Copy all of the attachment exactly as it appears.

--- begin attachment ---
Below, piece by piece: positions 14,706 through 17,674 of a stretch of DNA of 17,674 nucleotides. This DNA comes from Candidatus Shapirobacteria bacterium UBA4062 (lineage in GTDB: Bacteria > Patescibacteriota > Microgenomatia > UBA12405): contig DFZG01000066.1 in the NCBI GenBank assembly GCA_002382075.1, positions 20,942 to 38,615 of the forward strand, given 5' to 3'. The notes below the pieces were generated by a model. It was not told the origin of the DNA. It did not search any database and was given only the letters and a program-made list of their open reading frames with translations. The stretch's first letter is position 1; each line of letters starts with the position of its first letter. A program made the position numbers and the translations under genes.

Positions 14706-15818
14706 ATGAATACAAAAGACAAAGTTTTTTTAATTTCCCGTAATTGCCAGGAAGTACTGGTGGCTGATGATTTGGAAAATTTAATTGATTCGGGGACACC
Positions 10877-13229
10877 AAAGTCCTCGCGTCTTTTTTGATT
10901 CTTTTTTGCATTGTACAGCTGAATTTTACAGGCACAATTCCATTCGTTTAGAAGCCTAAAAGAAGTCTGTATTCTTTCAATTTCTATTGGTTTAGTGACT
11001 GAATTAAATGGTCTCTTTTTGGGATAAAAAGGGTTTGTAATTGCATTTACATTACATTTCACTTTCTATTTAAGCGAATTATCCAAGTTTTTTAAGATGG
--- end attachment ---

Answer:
Below, piece by piece: positions 14,706 through 17,674 of a stretch of DNA of 17,674 nucleotides. This DNA comes from Candidatus Shapirobacteria bacterium UBA4062 (lineage in GTDB: Bacteria > Patescibacteriota > Microgenomatia > UBA12405): contig DFZG01000066.1 in the NCBI GenBank assembly GCA_002382075.1, positions 20,942 to 38,615 of the forward strand, given 5' to 3'. The notes below the pieces were generated by a model. It was not told the origin of the DNA. It did not search any database and was given only the letters and a program-made list of their open reading frames with translations. The stretch's first letter is position 1; each line of letters starts with the position of its first letter. A program made the position numbers and the translations under genes.

Positions 14706-15818
14706 ATGAATACAAAAGACAAAGTTTTTTTAATTTCCCGTAATTGCCAGGAAGTACTGGTGGCTGATGATTTGGAAAATTTAATTGATTCGGGGACACC
Positions 10877-13229
10877 AAAGTCCTCGCGTCTTTTTTGATT
10901 CTTTTTTGCATTGTACAGCTGAATTTTACAGGCACAATTCCATTCGTTTAGAAGCCTAAAAGAAGTCTGTATTCTTTCAATTTCTATTGGTTTAGTGACT
11001 GAATTAAATGGTCTCTTTTTGGGATAAAAAGGGTTTGTAATTGCATTTACATTACATTTCACTTTCTATTTAAGCGAATTATCCAAGTTTTTTAAGATGG